Ras is aberrantly activated in many cancers and active DNA demethylation plays a fundamental role to establish DNA methylation pattern which is of importance to cancer development. However, it was unknown whether and how Ras regulate DNA demethylation during carcinogenesis. Here we found that Ras downregulated thymine-DNA glycosylase (TDG), a DNA demethylation enzyme, by inhibiting the interaction of transcription activator ING4 with TDG promoter. TDG recruited histone lysine demethylase JMJD3 to the Fas promoter and activated its expression, thus restoring sensitivity to apoptosis. TDG suppressed in vivo tumorigenicity of xenograft pancreatic cancer. Thus, we speculate that reversing Ras-mediated ING4 inhibition to activate Fas expression is a potential therapeutic approach for Ras-driven cancers.
Tan SCLetter regarding "CD95 rs1800682 polymorphism and cervical cancer risk: evidence from a meta-analysis" by Zhang et al.
Tumour Biol. 2015; 36(11):8275-6 [PubMed
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Although a standardized approach to radiotherapy has been used to treat breast cancer, regardless of subtype (e.g., luminal, basal), recent clinical data suggest that radiation response may vary significantly among subtypes. We hypothesized that this clinical variability may be due, in part, to differences in cellular radiation response. In this study, we utilized RNA samples for microarray analysis from two sources: 1. Paired pre- and postirradiation breast tumor tissue from 32 early-stage breast cancer patients treated in our unique preoperative radiation Phase I trial; and 2. Sixteen biologically diverse breast tumor cell lines exposed to 0 and 5 Gy irradiation. The transcriptome response to radiation exposure was derived by comparing gene expression in samples before and after irradiation. Genes with the highest coefficient of variation were selected for further evaluation and validated at the RNA and protein level. Gene editing and agonistic antibody treatment were performed to assess the impact of gene modulation on radiation response. Gene expression in our cohort of luminal breast cancer patients was distinctly different before and after irradiation. Further, two distinct patterns of gene expression were observed in our biologically diverse group of breast cancer cell lines pre- versus postirradiation. Cell lines that showed significant change after irradiation were largely luminal subtype, while gene expression in the basal and HER2+ cell lines was minimally impacted. The 100 genes with the most significant response to radiation in patients were identified and analyzed for differential patterns of expression in the radiation-responsive versus nonresponsive cell lines. Fourteen genes were identified as significant, including FAS, a member of the tumor necrosis factor receptor family known to play a critical role in programed cell death. Modulation of FAS in breast cancer cell lines altered radiation response phenotype and enhanced radiation sensitivity in radioresistant basal cell lines. Our findings suggest that cell-type-specific, radiation-induced FAS contributes to subtype-specific breast cancer radiation response and that activation of FAS pathways may be exploited for biologically tailored radiotherapy.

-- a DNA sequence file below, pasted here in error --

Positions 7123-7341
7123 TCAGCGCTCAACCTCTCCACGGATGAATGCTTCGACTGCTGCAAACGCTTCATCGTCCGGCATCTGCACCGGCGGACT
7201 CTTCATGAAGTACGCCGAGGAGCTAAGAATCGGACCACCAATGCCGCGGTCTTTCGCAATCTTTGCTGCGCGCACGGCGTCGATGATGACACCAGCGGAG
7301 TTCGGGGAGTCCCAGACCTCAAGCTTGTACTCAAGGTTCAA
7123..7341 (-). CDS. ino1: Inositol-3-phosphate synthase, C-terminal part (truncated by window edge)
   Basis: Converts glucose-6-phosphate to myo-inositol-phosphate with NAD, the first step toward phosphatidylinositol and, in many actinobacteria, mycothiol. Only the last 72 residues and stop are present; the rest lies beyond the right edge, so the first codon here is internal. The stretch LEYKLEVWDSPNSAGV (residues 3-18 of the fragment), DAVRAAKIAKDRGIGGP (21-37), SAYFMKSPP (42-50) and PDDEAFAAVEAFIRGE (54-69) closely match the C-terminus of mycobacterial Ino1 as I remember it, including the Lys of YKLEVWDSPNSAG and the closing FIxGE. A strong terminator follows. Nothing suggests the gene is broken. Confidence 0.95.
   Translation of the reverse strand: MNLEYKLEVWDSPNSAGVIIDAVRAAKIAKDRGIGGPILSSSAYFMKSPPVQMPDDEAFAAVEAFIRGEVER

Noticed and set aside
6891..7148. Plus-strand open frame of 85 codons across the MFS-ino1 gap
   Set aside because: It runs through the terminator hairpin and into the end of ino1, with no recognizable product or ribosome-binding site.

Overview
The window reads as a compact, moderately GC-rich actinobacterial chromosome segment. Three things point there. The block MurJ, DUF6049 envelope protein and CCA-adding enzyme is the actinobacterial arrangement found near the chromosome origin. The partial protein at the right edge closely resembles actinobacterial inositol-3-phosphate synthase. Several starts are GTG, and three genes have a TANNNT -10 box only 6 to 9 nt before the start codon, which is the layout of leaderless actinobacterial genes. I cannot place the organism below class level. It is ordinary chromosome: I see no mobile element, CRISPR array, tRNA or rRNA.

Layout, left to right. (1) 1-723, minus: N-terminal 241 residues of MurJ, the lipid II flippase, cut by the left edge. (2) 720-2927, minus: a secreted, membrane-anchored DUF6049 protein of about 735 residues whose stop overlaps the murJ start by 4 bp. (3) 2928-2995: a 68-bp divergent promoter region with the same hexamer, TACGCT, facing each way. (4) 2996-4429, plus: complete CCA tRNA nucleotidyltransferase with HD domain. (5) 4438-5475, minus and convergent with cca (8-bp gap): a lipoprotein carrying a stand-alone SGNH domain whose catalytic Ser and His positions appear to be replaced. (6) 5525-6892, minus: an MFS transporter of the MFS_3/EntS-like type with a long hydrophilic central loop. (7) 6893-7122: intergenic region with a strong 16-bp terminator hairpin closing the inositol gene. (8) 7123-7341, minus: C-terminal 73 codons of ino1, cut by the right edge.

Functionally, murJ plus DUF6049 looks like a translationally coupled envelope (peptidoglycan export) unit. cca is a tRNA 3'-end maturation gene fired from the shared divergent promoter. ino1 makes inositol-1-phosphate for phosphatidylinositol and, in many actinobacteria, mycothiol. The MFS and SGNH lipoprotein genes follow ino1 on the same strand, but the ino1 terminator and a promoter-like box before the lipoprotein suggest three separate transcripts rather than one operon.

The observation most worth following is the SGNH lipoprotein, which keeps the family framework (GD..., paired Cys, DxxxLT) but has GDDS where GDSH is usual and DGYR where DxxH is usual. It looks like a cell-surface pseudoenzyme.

Crozier M, Porter LAPaclitaxel-induced transcriptional regulation of Fas signaling pathway is antagonized by dexamethasone.
Breast Cancer Res Treat. 2015; 154(1):33-44 [PubMed
] Related Publications
Chemotherapy agents like paclitaxel are often a first line of therapy for triple-negative breast cancer patients and a last line of therapy for other aggressive breast cancers. While such agents are effective pro-apoptotic treatments for breast cancer cells, they produce many unwanted side effects. Synthetic glucocorticoids like dexamethasone are commonly prescribed during chemotherapy treatment of breast cancer patients for anti-emetic and anti-hypersensitivity purposes. Dexamethasone, however, is known to enhance cell survival in solid tumors. The prevalent use of dexamethasone in conjunction with paclitaxel in the treatment of breast cancer patients merits concern. Previous studies demonstrate dexamethasone-mediated survival in a subset of breast cancer cells in the presence of paclitaxel. This work expanded the types of cell lines studied and explored the molecular mechanism driving this phenotype. Human breast cancer cell lines representative of several subtypes of breast cancer including triple-negative breast cancer, luminal, and HER2 were treated in the presence and absence of paclitaxel, dexamethasone, and under co-treatment conditions. Cell survival was monitored under differing conditions. We then manipulated aspects of the nuclear factor kappa B (NFkappaB) signaling pathway to elucidate the importance of this pathway in overcoming chemotherapy treatment. All cell lines tested were sensitive to paclitaxel and showed dexamethasone-mediated rescue from paclitaxel-induced apoptosis, but the rescue of overall cell numbers was most pronounced in triple-negative breast cancer cell lines. Dexamethasone and paclitaxel inversely regulated the activity of NFkappaB, which is essential to both paclitaxel-mediated apoptosis and dexamethasone-mediated rescue. The transcriptional target of NFkappaB, Fas receptor, is inversely regulated by paclitaxel and dexamethasone and is a downstream target of paclitaxel-activated NFkappaB. Dexamethasone antagonizes paclitaxel-mediated apoptosis through inhibition of NFkappaB transcription of Fas receptor. Pre-treatment of breast cancer patients with dexamethasone may greatly reduce patient response to paclitaxel. Our study elucidates a novel mechanism of paclitaxel-induced apoptosis in breast cancer cell lines and explicates dexamethasone’s antagonism of paclitaxel.